Did you complain about your last trip? No vacation for you!


Thomson, a vacation packager that serves some seven million customers a year in Britain, has admitted that it keeps a blacklist of customers who complain too much. If those grumblers try to book another vacation, they'll be unceremoniously denied. "They'll be told that we are unable to meet their expectations," a company rep told the U.K. Times.

"There's always been a philosophy that the customer is right," said the Thomson rep. "But these people will never be happy."

Some people don't stop at sending back soup when it's too cold or asking building maintenance to change light bulbs. There's the crew that trashes rooms and endangers others, and there's also a whole underworld of pikers who make a game out of picking fights in an apparent effort to pressure businesses into free upgrades or refunds. They dabble in outright fraud, ripping out wiring before marching to the lobby to complain about dangerous exposed wires. And as times get tougher and budgets stretch tighter, the something-for-nothing trickery is bound to get worse.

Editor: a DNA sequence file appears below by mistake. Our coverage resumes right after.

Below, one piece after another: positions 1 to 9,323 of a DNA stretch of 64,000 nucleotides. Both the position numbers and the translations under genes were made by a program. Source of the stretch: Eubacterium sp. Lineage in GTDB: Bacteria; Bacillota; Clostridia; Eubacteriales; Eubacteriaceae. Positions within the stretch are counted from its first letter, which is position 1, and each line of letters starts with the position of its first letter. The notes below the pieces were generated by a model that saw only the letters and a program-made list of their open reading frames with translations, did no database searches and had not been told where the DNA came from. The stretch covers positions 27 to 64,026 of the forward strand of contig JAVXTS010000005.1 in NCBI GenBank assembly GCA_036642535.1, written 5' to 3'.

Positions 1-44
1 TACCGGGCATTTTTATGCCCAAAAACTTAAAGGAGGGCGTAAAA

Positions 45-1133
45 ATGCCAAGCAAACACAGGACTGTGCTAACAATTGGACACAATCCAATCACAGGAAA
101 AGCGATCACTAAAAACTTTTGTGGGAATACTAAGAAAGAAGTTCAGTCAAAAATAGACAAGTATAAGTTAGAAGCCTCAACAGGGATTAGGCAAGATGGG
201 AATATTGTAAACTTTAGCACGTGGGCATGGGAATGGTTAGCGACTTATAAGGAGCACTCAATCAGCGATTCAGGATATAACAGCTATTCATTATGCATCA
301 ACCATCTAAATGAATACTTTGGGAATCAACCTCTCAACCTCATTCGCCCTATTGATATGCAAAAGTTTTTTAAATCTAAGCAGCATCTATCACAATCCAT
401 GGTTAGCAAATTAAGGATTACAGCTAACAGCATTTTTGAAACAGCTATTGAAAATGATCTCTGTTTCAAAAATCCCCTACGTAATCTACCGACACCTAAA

According to one service industry professional, the web has made it easier to target businesses with demands. Once a few complainers successfully extract refunds from a hotel, word gets out, and soon the career grifters swoop in for easy pickings. When a new hotel opens, for example, the white-gloved harpies get wind of it and arrive to find fault with minor issues such as faulty lighting and pool heaters that don't work properly yet.